the selfish greed of enclosers.
Sir Thomas Smith
(1513-1577) saw debasement as the main cause of inflation.
moralizers such as Hugh Latimer also preached that economic
problems resulted from moral failings. In 1548, Somerset established
an (ineffective) commission to prevent the enclosure of land. The
brief-lived 1547 poor law mandated slavery as a punishment for
vagrants who refused employment.
that the harvest of 1549 would be as poor as that of 1548 increased the problems of inflation and helped spark the rebellions that began in the Spring of that year and continued throughout the
In Sussex, the public
appearance of a nobleman (the Earl of Arundel) was sufficient to subdue
In Oxfordshire, in order to quell the mob a number of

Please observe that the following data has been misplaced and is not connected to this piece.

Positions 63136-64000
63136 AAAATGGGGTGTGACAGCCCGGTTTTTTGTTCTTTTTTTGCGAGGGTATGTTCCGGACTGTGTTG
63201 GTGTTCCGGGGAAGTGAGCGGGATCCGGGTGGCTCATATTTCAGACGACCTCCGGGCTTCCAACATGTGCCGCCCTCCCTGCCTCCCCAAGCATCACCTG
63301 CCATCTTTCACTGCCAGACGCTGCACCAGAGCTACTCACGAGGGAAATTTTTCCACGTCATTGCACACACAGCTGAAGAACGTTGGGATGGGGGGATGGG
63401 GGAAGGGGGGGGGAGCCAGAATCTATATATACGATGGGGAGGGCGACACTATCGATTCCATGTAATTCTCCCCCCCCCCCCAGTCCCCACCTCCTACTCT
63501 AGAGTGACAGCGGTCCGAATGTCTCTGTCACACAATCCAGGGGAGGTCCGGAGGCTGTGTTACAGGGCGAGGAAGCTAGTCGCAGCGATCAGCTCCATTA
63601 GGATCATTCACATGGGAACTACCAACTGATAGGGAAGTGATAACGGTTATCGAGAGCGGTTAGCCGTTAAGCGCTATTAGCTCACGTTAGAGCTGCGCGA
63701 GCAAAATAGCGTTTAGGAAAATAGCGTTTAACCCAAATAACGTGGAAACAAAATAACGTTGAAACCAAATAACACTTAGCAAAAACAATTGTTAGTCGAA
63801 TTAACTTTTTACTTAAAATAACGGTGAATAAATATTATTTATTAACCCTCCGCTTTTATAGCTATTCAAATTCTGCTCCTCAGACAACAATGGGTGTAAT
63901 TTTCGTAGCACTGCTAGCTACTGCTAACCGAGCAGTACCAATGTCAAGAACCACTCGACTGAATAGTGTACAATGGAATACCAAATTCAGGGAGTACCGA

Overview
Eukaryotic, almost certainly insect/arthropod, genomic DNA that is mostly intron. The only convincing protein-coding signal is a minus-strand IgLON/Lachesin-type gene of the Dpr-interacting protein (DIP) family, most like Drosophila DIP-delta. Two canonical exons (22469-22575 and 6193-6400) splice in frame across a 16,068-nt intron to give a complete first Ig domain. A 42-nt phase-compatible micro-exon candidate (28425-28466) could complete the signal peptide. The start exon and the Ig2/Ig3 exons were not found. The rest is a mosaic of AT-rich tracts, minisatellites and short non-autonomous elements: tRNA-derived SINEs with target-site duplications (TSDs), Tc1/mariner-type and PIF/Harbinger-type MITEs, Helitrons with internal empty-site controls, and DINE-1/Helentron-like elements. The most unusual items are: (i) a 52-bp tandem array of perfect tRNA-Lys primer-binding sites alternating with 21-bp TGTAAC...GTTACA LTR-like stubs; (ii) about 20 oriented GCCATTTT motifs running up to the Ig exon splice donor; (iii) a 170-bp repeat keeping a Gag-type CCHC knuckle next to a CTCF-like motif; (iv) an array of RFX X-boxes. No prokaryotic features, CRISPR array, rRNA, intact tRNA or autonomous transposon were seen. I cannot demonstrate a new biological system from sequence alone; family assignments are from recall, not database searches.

rioters were hanged.
It proved more
difficult to quell rebellion in two areas (i) Devon & Cornwall;
(i) In the Southwest, the rebels were supported by conservative clergy
and joined by some local gentry. Resentment of the new Prayer
Book was particularly pronounced in this region. Its date of
introduction was 9 June, and the rebellion began on 10 June.
The rebels intended to march on
London, but the need to besiege government forces in Exeter
delayed their advance.
This gave Somerset the time to
organize an army. The army under Lord Russell moved to Honiton
while awaiting supplies from Bristol.
He defeated the rebels around Exeter, 17 August 1549, and they
fled in disorder towards Launceston.
Russell pursued and savage repression followed - many of the
rebels were hanged.
broke out in Norfolk 10 July 1549
Enclosure was a real problem in Norfolk. It had created serious
tension between gentlemen and peasants.
The Howard family's fall from power had also undermined central
control over the region.
The rebels were led by Rober Ket (or Kett); he was a